According to the maritime security analyst Ruari Dowds, a specialist working with Maritime and Underwater Security Consultants in London and Ras Al Khaimah, one of the key difficulties is that the waters in which the pirates hunt and the methods they use are in a state of constant flux.
He explains: "Pirate behaviour is nearly always changing with each new measure shipping companies, private security companies and naval forces try to implement."
And while the problem of piracy is as old as the sea itself, Mr Dowds dates what he refers to as the "industrial level of hijack for ransom" to the end of 2007, beginning of 2008. This, he says, is when Somali pirates stopped attacking fishing vessels in their own waters, posing as the coastguard and plundering ships' safes before returning the relatively close shore, and moved out into the Gulf of Aden and the more lucrative practice of holding ships for ransom. The Gulf of Aden was ideal territory - restricted but largely unpoliced.
Paradoxically, the international community's early attempts to secure the Gulf by creating a safe corridor as close to Yemen as possible actually increased the number of attacks as there simply weren't enough warships in place and the corridor had unwittingly been set in an area abuzz with Somali skiffs carrying smugglers and pirates. A change of strategy and a boost of naval presence virtually stopped successful hijacks overnight - though the attempts continue.
But as warships and a highly coordinated early-response team run by the UK MTO (Maritime Trade Organisation) in conjunction with the MSCHOA (Maritime Security Centre Horn of Africa) and predominantly British and European navy have eased the problem in the Gulf of Aden, the pirates have moved East into the Indian Ocean. Today an area the size of Europe is patrolled by less than 30 warships.
"It's an impossible task," according to Mr Dowds. Where an attack cannot be prevented it must be survived by the crew, which is where citadels and strongrooms come into play - along with an increasingly blurred protocol when it comes to Rules of Engagement.
Those followed by British and most European forces state that a ship must not be moving, the crew must be in the citadel (usually the engine room from where, crucially, the crew can control the ship and render it dead in the water) and there must be communication to that citadel before the ship is stormed. But Chinese, Russian, American and Dutch forces do not always abide by this protocol - as patience with the ransom demands of opportunistic pirates dwindles.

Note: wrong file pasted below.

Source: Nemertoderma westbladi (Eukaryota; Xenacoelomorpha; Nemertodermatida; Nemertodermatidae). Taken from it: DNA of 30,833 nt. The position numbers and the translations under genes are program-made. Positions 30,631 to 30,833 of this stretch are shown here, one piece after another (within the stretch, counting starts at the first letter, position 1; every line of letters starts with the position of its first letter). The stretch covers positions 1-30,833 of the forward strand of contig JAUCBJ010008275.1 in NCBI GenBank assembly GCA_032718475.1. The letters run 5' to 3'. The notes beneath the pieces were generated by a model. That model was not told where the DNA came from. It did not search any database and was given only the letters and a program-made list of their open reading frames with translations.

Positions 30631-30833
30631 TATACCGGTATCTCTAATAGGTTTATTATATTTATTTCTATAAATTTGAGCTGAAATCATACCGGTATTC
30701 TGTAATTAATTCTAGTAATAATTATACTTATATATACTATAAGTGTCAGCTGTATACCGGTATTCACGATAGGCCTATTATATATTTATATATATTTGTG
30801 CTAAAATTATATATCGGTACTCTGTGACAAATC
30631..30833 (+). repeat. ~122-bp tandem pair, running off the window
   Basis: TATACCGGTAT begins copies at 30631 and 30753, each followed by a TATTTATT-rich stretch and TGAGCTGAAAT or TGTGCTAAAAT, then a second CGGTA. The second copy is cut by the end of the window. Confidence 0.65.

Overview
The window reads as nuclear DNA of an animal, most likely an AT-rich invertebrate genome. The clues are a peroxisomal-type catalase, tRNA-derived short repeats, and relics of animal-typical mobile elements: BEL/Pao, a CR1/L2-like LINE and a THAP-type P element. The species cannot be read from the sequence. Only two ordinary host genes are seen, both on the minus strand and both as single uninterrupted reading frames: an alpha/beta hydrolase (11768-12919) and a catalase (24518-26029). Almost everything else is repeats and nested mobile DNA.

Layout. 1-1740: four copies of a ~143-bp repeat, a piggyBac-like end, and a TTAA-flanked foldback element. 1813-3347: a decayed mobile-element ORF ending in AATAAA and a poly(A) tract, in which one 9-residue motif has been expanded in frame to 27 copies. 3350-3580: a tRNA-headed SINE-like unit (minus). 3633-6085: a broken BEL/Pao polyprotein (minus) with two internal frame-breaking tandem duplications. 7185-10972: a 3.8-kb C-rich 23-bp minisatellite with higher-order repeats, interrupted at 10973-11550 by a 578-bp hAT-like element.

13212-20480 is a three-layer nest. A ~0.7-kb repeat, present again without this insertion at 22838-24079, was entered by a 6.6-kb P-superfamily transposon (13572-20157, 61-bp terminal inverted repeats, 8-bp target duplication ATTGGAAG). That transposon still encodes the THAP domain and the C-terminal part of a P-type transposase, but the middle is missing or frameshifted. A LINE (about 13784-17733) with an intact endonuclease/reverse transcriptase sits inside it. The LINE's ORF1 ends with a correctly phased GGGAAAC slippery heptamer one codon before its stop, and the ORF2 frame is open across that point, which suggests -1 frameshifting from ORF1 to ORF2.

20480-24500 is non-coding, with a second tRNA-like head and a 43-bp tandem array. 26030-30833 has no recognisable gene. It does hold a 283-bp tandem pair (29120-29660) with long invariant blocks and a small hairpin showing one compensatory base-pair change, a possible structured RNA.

Indian authorities in particular have replaced their once softly-softly tactics with a more robust approach. They lend assistance and equipment to the Maldives, Seychelles and Mauritius and have been stringent in securing their own coastline since Somali pirates who had run out of fuel washed up on the Gujarat coast.
Today the area of sea known as The Fan has become recognised by experts as one of the most dangerous. Coming east out of the Gulf of Aden, this area is loosely seen as delineated by the trade routes that come east from the Suez Canal and curl round Oman into the Arabian Gulf as well as south around the Cape. It is an area directly east of the Gulf of Aden and South of Oman and it offers pirates the greatest concentration of shipping outside the Gulf of Aden and without anything like the same concentration of naval assets.
"The Omanis are very proactive at patrolling their waters and responding to distress calls," Mr Dowds says, "but they have a long coastline and limited resources."
Which is why, increasingly, companies are turning to private security firms. Last year $530m of the amount lost to piracy was accounted for by hiring such firms. Until recently they boarded most vessels travelling these waters in Muscat but enterprising pirates began attacking further west, and today floating armouries beyond port boundaries off Fujairah are a popular place for cargo ships, low in the water and heavy with oil, to pick up their security detail.
"These pirates are lunatics and high on drugs but they're there to make a profit. It's business to them. They want to go home. They have yet to overpower a vessel carrying armed guards," Mr Dowds says.
But then their tactics are evolving every day and, as envoys from seven nations agreed last week at a summit in Abu Dhabi, while it is vital to fight fire with fire, ultimately the crime will continue as long as poverty and lawlessness in Somalia provide young men with motive and safe haven.
Because while the problem is acted out at sea, ultimately any meaningful solution must be sought on land.